What Can I Expect After Treatment?Monday, April 23, 2012 - 16:11
Following treatment for prostate cancer, some men may experience:
The inability to control urination affects about 10 percent of men who have been treated for prostate cancer. Incontinence may result from surgery or radiation. There are three kinds of incontinence:
- Stress incontinence - Urines leaks when you exercise, cough, or sneeze, because control muscles have been damaged in surgery.
- Overflow incontinence - This happens when the urine flow is temporarily blocked.
- Urge incontinence - Sudden strong urges to urinate that occur because the bladder has become very sensitive.
Normal bladder function often returns within weeks after surgery or after radiation treatments have stopped.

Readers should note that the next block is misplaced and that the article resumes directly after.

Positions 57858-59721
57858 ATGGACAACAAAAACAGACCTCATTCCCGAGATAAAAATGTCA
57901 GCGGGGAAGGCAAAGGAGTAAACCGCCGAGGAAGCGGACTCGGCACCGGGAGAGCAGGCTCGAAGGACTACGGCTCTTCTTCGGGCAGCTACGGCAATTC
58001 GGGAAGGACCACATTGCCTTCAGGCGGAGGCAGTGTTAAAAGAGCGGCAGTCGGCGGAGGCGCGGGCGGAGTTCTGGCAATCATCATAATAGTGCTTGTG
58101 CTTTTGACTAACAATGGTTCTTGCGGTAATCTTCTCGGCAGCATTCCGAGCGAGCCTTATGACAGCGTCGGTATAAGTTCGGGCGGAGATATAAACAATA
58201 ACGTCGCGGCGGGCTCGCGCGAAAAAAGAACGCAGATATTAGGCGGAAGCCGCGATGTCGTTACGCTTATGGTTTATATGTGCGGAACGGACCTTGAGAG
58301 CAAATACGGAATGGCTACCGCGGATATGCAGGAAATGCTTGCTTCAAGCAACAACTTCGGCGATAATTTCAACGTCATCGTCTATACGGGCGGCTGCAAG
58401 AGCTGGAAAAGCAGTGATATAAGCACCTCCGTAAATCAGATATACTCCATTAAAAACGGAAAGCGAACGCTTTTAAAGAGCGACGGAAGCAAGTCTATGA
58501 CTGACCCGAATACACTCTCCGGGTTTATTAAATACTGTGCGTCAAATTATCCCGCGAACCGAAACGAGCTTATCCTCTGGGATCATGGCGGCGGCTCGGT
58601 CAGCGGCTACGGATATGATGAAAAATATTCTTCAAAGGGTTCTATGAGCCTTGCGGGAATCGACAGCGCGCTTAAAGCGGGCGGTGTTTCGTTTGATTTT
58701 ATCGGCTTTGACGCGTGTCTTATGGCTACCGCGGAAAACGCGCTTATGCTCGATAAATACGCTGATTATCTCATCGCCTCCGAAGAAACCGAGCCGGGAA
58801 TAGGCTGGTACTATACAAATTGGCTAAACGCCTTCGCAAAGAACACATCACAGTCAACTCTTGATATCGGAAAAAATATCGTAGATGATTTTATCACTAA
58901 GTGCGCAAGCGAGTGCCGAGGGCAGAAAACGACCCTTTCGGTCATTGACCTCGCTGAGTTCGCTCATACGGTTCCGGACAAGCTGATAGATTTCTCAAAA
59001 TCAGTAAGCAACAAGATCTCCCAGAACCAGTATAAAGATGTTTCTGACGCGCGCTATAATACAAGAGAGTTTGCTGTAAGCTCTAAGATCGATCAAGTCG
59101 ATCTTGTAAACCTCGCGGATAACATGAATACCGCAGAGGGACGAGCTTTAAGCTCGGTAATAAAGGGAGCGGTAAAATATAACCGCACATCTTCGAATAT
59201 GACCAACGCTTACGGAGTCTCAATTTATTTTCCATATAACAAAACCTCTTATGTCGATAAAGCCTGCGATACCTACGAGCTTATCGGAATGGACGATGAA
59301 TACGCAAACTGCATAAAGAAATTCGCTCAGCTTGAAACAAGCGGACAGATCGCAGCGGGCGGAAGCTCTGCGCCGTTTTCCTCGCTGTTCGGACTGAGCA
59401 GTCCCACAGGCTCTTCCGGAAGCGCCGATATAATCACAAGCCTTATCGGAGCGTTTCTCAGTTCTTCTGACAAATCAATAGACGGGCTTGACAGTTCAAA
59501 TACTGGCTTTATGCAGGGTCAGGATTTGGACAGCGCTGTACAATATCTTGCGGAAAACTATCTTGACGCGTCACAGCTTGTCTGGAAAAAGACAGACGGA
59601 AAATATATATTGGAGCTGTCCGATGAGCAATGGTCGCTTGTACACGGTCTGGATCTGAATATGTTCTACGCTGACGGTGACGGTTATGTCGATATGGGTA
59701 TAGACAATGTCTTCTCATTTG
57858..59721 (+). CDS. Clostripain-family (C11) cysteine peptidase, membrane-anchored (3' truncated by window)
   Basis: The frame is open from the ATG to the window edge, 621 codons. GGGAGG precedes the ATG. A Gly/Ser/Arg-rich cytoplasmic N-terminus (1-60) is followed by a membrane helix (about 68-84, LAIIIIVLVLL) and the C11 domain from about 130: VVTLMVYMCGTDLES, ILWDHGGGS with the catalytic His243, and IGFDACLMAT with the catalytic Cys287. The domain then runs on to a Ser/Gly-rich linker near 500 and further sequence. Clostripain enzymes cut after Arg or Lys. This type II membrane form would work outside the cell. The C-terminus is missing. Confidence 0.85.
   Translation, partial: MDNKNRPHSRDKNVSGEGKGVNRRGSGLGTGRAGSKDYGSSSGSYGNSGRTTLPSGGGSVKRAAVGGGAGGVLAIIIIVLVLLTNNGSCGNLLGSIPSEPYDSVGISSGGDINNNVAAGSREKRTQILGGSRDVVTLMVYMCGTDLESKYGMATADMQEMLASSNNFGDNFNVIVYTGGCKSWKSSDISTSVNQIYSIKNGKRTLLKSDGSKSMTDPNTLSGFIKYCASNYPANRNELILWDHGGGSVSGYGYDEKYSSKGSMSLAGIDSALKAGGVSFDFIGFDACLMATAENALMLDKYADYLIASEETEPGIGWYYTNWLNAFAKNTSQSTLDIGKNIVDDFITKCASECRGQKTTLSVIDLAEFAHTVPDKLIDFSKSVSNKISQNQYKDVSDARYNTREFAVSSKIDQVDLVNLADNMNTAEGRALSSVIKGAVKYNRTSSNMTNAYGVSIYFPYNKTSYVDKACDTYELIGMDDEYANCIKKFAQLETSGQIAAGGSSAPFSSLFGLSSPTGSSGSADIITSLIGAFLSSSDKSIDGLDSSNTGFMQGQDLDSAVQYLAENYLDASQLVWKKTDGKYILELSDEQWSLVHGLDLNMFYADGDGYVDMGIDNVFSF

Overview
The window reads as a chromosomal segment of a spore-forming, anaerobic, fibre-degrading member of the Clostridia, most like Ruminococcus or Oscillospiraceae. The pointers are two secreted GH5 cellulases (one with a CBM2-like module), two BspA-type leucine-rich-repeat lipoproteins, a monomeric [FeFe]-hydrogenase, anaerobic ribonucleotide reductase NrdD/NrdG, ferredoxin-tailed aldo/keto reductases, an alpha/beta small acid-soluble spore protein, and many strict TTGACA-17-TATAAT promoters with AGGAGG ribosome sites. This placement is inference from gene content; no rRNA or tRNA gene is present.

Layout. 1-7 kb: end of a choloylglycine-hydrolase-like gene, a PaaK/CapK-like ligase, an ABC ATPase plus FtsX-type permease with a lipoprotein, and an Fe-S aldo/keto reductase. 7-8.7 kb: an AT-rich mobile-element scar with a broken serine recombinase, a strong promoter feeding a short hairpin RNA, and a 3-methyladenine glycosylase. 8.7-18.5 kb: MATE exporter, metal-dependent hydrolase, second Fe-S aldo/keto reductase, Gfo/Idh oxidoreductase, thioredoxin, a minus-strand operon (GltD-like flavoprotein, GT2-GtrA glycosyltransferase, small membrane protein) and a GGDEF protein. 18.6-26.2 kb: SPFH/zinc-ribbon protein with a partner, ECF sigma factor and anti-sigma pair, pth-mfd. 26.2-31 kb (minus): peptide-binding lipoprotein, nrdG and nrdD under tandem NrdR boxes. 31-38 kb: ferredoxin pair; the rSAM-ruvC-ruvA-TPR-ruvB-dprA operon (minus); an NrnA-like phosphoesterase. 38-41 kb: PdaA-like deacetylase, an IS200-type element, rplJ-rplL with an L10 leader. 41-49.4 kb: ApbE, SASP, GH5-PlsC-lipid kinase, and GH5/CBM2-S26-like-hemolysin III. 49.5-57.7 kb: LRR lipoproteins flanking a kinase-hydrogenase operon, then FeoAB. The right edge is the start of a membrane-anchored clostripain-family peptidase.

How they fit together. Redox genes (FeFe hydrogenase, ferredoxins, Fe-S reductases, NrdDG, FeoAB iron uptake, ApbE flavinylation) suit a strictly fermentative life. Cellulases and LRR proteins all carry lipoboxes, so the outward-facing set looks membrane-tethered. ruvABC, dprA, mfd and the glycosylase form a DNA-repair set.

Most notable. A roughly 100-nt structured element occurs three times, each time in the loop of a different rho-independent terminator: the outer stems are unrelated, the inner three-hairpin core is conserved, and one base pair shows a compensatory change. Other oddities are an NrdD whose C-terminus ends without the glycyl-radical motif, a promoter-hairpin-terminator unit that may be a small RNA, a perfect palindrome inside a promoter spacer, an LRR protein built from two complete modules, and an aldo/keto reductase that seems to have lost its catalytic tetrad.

- Many men find help from special treatments to help urinary incontinence, including exercises to improve muscle control.
- Special disposable undergarments are available for men with incontinence.
- If incontinence continues to be a problem, surgery may be an option to help restore bladder control.
Impotence, also known as erectile dysfunction, is the inability to have an erection. Impotence can result from surgery,
After surgery, impotence may occur because of damage to the nerves that control an erection. In the months following surgery, some potency may return.
- Drugs such as sildenafil (Viagra) can help a man achieve an erection.
- Vacuum devices also assist in achieving an erection.
- Penile implants can be inserted surgically to help create an erection.
Physical discomfort after treatment for prostate cancer may include:
- Fatigue caused by radiation therapy,
chemotherapy, or hormone therapies
- Nausea and vomiting caused by radiation therapy or chemotherapy
- Hair loss from chemotherapy
Medications are available to relieve nausea and vomiting. Hair usually will grow back when chemotherapy treatment is finished.